The former Vice-President said on Friday that the situation was made worse due to President Goodluck Jonathan-led administration’s lack of attention to security of lives and property.
Atiku made this known on Friday in an interview with the Hausa Service of the British Broadcasting Corporation monitored in Kaduna.
He said, “All you see today are security men with guns, which should not be the case.”
He said the dimension of today’s security challenges makes it hard to tackle because the money meant for the purpose had been allegedly stolen.
Atiku said, “To tell the truth, all through my lifetime in Nigeria, I have never witnessed such a deteriorating state of security like what is happening now, it has surpassed even what happened when we fought the civil war.
“But there are reasons for that; first, our governments could not pay attention to the issue of security; secondly, issues of security now are different from what obtained in the past.
“Before, we had different categories of security agents; we had those at the federal level, at the state level and those at the local government level. But within the past few years, you know, this arrangement has been collapsed into one.
“But with the kind of sophistication that is emerging, unless those who understand it are engaged, it will be difficult to resolve all these problems about insecurity.”
“They are unable to pay attention, especially in releasing money for security and training of security agents and buying of security gadgets for the agents to use in the protection of lives and property.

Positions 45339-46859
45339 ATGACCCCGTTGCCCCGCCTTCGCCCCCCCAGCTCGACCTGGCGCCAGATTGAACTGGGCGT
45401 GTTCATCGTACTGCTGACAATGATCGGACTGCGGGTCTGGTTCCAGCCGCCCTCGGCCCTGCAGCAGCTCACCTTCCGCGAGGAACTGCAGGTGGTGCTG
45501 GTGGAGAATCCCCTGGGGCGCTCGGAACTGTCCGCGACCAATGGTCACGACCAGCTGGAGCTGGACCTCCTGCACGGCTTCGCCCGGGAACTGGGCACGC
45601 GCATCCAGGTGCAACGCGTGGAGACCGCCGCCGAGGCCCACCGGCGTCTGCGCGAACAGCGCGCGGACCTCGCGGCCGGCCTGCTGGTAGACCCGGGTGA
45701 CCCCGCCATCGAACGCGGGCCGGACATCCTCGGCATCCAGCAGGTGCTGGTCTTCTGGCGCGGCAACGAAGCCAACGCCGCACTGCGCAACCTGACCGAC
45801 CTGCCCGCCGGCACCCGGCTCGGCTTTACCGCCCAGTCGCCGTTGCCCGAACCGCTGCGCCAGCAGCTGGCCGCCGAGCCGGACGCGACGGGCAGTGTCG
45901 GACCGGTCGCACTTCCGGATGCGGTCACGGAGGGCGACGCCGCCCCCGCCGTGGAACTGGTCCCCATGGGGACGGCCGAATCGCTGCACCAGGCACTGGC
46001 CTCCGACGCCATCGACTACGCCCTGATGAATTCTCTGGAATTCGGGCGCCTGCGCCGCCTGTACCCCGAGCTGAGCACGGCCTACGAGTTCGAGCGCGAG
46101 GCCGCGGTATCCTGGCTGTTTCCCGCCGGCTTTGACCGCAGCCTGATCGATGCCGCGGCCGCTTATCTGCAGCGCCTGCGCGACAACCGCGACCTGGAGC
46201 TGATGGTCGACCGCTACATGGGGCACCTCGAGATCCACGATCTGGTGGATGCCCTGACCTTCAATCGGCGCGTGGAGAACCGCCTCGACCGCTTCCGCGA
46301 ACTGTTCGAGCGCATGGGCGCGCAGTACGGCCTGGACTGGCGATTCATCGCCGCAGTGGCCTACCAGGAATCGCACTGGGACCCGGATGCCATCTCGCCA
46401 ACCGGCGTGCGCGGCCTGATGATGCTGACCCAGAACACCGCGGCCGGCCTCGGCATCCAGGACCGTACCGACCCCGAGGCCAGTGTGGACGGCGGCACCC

“This money is stolen; in fact, they steal this money….if not, why are we not seeing improvements? We don’t see the security agents today with the gadgets that are necessary for them to work with, we don’t see that.
“In Nigeria, the only thing you see security agents holding is a gun. A gun is not the only thing a security agent should have, there are many other gadgets.
“There is a difference between what obtains now and what obtained when we were in power. I remember when we were in power; I told the President that the number of policemen in the country was not commensurate with the population.
“The President at that time allowed me to be recruiting about 50,000 policemen every month. We started recruiting them for about two years, and I bought working equipment for the police. But after two years, it was stopped. So, you shouldn’t accuse us. During our tenure, the situation had not deteriorated the way it is now.”